Some manufacturers advertise that their camcorders have
image sensors with 300,000 pixels. Others advertise 410,000
pixels. Once the image is recorded in VHS (capable of 240 lines
of resolution), do the extra pixels make a difference?
Some professional videographers buy $8,000 TV cameras with
700 lines of resolution and feed the signals to SVHS decks good
for 400 lines of resolution. Once edited, the productions are
distributed on VHS at 240 lines of resolution. Would a cheaper
camera have done as good a job?

I have heard these questions over and over, and I've seen
the answers in print --- and often the answers are wrong. It is
always a tough question deciding how much money should be spent
on camera sharpness if the resulting image will be distributed on
fuzzy old VHS.

There is a fairly straightforward direct answer to this

question, but first I'll string you along with a science lesson.

Resolution and pixels explained

First, resolution. Resolution means picture sharpness and

is measured in lines of horizontal resolution. The TV picture is
always made up of 525 horizontal scanning lines, as if it were
painted on a Venetian blind with 525 slats. For this reason, the
vertical resolution, the sharpness going from top to the bottom
of the picture, always remains the same.

If you looked through a window with a giant Venetian blind

and could observe a distant ladder and count 525 rungs on that
ladder, than you could say you had a vertical resolution of 525
lines. If you couldn't count the rungs, because they were fuzzy
or blocked by the slats of the Venetian blind, you would have
less than 525 lines of vertical resolution. You could have
someone bring the ladder closer and eventually you could count
all the rungs.

I have oversimplified the above explanation, and will now
come clean. Although American TV sets make their picture using
525 scan lines, 35 of those lines are black, comprising the sync
pulse, that black bar you see when you misadjust the vertical
hold on your TV set. Only about 483 scan lines are actually seen
on the screen.

It would seem that 483 scan lines would give you a vertical
resolution of 483 discernable lines (483 rungs on the
ladder). This is not really the case. If one scan line displayed one rung,
the next scan line would need to show the space between the rungs,
and the following line would show the next rung in order for the
rungs on the ladder not to merge together. Put another way, if
each scan line saw a rung, then the ladder would look like it was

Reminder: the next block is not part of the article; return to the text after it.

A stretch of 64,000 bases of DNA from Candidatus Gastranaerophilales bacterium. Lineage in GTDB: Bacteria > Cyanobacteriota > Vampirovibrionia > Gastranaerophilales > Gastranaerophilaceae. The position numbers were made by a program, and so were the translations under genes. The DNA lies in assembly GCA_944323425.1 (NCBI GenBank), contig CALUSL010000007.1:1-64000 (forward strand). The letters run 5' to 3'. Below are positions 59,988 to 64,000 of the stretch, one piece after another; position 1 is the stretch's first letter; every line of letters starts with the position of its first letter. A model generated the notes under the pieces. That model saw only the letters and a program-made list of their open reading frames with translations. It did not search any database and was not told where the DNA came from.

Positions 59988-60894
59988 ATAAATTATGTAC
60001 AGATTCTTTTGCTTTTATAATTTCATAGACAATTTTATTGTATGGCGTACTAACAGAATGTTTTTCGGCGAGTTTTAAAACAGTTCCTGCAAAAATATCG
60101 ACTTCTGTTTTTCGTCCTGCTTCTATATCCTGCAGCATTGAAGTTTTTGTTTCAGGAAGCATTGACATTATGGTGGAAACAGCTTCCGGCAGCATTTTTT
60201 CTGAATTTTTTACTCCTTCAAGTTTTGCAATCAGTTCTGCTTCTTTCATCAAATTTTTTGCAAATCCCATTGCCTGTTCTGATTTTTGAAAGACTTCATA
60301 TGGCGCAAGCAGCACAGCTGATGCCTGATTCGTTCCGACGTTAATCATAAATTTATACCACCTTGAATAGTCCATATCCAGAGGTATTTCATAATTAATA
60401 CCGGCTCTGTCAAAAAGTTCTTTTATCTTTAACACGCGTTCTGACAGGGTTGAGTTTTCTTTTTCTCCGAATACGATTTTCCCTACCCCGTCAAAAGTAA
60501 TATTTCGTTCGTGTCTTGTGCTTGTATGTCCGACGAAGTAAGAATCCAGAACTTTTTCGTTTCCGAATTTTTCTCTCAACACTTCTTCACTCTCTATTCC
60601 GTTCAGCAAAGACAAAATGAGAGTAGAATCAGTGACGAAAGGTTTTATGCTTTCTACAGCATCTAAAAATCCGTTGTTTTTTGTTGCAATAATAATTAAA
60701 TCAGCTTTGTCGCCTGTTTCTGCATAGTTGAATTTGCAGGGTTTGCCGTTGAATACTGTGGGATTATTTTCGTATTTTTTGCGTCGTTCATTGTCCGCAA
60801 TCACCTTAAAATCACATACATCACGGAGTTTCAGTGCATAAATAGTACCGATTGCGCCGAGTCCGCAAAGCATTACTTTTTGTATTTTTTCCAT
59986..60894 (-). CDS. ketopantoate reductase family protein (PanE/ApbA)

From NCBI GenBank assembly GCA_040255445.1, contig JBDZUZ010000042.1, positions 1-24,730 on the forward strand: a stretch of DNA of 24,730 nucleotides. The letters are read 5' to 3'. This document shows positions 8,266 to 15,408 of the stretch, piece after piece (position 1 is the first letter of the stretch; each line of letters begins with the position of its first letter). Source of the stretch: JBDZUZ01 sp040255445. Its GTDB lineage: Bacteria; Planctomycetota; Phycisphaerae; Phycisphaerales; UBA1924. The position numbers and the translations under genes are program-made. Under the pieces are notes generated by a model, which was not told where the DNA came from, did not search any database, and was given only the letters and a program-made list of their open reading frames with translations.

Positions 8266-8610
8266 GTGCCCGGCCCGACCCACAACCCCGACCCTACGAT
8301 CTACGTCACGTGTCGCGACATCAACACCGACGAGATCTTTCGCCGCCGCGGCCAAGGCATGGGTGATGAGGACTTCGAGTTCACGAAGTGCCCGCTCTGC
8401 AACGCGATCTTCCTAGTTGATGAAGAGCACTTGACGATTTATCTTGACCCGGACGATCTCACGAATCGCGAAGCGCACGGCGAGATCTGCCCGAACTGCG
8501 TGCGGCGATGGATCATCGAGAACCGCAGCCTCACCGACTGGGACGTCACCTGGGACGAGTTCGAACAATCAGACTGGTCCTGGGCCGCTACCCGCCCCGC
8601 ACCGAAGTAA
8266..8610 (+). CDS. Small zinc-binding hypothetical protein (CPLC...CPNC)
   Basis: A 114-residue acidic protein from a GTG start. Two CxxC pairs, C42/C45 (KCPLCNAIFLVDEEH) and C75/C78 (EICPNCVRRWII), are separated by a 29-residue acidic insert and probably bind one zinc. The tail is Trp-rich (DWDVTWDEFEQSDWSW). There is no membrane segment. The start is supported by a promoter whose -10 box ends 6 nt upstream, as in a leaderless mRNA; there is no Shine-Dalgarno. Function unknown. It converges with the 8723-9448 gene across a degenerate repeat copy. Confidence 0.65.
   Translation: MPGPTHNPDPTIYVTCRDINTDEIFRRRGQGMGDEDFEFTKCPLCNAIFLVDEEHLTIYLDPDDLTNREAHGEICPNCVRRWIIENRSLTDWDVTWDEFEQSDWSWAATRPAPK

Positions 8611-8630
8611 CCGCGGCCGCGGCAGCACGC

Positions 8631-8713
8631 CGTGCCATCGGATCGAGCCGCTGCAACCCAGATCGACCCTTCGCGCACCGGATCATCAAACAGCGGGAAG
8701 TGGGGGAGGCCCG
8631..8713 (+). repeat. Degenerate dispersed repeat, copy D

made of solid rungs with no spaces. Thus, an image that goes
"rung-space-rung-space" is defined as 4 lines of vertical
resolution and it took four scan lines to do it. Thus, 483 scan
lines can show only 241 actual rungs on the ladder, but still the
TV industry still calls the vertical resolution 483 lines.

Again, I have oversimplified. The vertical resolution
available from 483 scan lines calculates to .7 x 483 = 338 lines of
resolution. Why the .7? Imagine for a moment that you looked
through your Venetian blind at the ladder and could see all the
rungs inbetween the slats. Now if you moved your head up just a
little bit, all of the rungs would be hidden behind the slats and
you would see only the spaces between the rungs, erroneously
coming to the conclusion that the ladder had no rungs. Since the
definition of resolution insisted that you be able to count the
rungs, and under certain circumstances you cannot count them, the
formula doesn't work. Physicists and mathematicians have come up
with the Kell factor of .7 which says that no matter how you look
through the window, on the average 70% of the rungs will be
visible all of the time.

Reviewing the above, we find that a TV image made of 525

scan lines has 483 active scan lines capable of revealing 338
vertical lines of resolution. If you made an image sensor chip
for such a camera, the sensor would need 483 pixels arranged
vertically to accommodate 483 scan lines. You'll see why this is
important in a minute.

Horizontal lines of resolution, measure how sharp a picture
is from left to right (in the horizontal direction). Imagine aiming your
camera at a picket
fence. A sharp camera with 400 lines of resolution will
allow you to see 400 pickets. A fuzzier camera would see only mush

until you zoomed in and perhaps counted 300 pickets across the
screen. Note that although the pickets are vertical lines on the
screen, you are counting those lines across the screen,
horizontally, thus the term horizontal lines of resolution.
Although vertical lines of resolution always stay the same
because of the way the pictures are made, horizontal lines of
resolution vary with the quality of the equipment. The more
lines of resolution, the sharper the picture.

Just as before, I oversimplified the explanation and now
have to come clean. In order for you to see 300 pickets in a
fence, you must also see the 300 spaces between the pickets,
otherwise the pickets would all merge into one giant picket mush.
So, as you look at picket-space-picket-space, you are counting

four horizontal lines of resolution.

A camera image sensing chip (monochrome) with 400 pixels
across could register one white picket on one pixel and the black
space between the pickets on the second pixel, show the next
picket on the next pixel, and the next space on the following
pixel and so on. Thus, a CCD chip with 400 pixels across could
see 200 pickets and 200 spaces for 400 lines of resolution.

Well, almost. Remember the Kell factor. The above formula only

works when the pickets line up exactly with the pixels. We have
to multiply our theoretical number of 400 by .7 to get a more
realistic number that works most of the time. Thus, a row of 400
pixels gives us only 400 x .7 = 280 lines of horizontal

Well, almost. TV people measure horizontal lines of
resolution in a funny way. They measure it per picture height.
The above calculation would be correct if TV pictures were

square. Since TV pictures are 1.33 times wider than they are
tall, we cannot count all those 280 lines. We are allowed to count only
3/4 of them, so multiplying 280 x .75 = 210 lines of horizontal
resolution. That's what is available from 400 horizontal pixels.

All of this mathematics is building up to something and it
is just around the corner. Hang on for a moment and we will
apply this knowledge to a real world situation.

A camera manufacturer advertisers an image sensor with
410,000 pixels. How sharp will the picture be? Let's make the
calculation. Of the 410,000 pixels, only about 380,000 (92%) fall within